It's the massacre incident that seems to weigh on him the most. It plays a significant part in the hour from his dad's semi-rejection of him (Mac isn't allowed to visit because his dad's wife is up in arms about the incident) to the guy at the repair shop who overstepped his bounds to The Broker's manipulation of Mac to join his cause.
We start to see these effects the first time Mac takes a swim in his pool. The guy is literally drowning in PTSD symptoms, and you can't help but start to feel the burden of what he's been through.
It has to be a shock to come home from a violent war and try to assimilate into civilian life. And, it has to be at least a little bit confusing that they (he and Arthur) are being treated like pariahs for their part in a war they didn't ask for.
Mac can't even get a volunteer position as a swim coach at high school where he was a star swimmer. And, even though it isn't spoken, it all has to do with the massacre incident.
When The Broker comes knocking, he too uses the massacre as a way to gain advantage over Mac. But Mac quickly rejects The Broker's offer and soon his underlying anger comes out full force, a sharp contrast to his cool and collected self up until that point.
You can tell he just wants to forget it all, but he can't. It's there haunting and taunting him, and it's not going to let go of him anytime soon.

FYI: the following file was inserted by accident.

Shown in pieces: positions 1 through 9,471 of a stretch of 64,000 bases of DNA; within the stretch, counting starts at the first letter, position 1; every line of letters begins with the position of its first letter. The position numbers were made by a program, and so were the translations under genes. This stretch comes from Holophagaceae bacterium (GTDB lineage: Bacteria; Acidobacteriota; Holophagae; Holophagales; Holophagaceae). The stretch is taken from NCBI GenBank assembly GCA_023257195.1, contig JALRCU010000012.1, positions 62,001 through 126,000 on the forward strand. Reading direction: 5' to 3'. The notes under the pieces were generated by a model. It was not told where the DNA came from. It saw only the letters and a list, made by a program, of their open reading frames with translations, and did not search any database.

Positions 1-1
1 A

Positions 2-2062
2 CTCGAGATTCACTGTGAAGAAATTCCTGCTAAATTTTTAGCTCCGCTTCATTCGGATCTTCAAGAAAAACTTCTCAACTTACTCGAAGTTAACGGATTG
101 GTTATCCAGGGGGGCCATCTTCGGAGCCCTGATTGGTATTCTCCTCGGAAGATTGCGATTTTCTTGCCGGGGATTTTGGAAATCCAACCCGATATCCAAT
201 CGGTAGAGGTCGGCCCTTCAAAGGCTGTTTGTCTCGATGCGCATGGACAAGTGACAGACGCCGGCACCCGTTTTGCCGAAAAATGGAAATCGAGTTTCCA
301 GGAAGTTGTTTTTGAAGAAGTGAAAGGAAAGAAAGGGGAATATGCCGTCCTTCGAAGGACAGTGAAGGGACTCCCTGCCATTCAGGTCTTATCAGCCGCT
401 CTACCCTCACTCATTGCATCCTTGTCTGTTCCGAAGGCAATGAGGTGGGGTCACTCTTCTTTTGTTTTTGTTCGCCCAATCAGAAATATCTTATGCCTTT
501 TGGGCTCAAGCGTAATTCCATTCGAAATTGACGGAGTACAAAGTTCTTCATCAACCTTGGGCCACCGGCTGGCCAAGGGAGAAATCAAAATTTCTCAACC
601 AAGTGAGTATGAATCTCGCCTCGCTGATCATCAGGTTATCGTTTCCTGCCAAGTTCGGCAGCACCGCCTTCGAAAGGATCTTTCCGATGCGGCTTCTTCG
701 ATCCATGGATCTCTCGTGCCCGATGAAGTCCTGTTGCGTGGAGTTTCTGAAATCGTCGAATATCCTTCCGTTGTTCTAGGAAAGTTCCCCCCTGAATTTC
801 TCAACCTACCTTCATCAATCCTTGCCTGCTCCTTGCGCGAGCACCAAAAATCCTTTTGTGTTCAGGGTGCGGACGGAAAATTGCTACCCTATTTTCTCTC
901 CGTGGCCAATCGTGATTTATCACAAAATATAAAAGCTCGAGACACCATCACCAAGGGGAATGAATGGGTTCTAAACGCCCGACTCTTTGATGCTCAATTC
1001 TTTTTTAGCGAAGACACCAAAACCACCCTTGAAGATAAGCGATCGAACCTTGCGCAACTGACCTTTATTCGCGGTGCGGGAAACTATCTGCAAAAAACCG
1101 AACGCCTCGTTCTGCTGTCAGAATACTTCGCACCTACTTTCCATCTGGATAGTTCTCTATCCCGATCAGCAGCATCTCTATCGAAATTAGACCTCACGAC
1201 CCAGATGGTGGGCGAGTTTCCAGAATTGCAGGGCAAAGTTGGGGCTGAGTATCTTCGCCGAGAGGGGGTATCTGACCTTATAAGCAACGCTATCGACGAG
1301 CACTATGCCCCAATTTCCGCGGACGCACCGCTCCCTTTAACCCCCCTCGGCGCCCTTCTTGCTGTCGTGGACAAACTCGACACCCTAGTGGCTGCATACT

It was a little surprising to find out Arthur took The Broker up on his offer, but who wants to work in a furniture factor their entire life?
Besides, what's the difference between what they did overseas and doing this? At least that's Arthur's justification. It's not that Arthur doesn't have a conscience. He just doesn't care anymore. He knows he's different. War has changed him.
Do you feel a fucking thing anymore? One human emotion? 'Cause I don't.Arthur
Mac can't accept it and storms off, but you have to wonder if Mac is rejecting it all because he really wants to fit into society or because he's trying to hide from the truth. He knew what he was even before The Broker came knocking. he just doesn't want to accept it.
When he goes off on the guy at the repair shop, it's the beginning of the end. He can't control himself at that moment, and I really thought he was going to kill the guy. And while he did pull back, that anger was still lurking underneath just waiting for its next opportunity.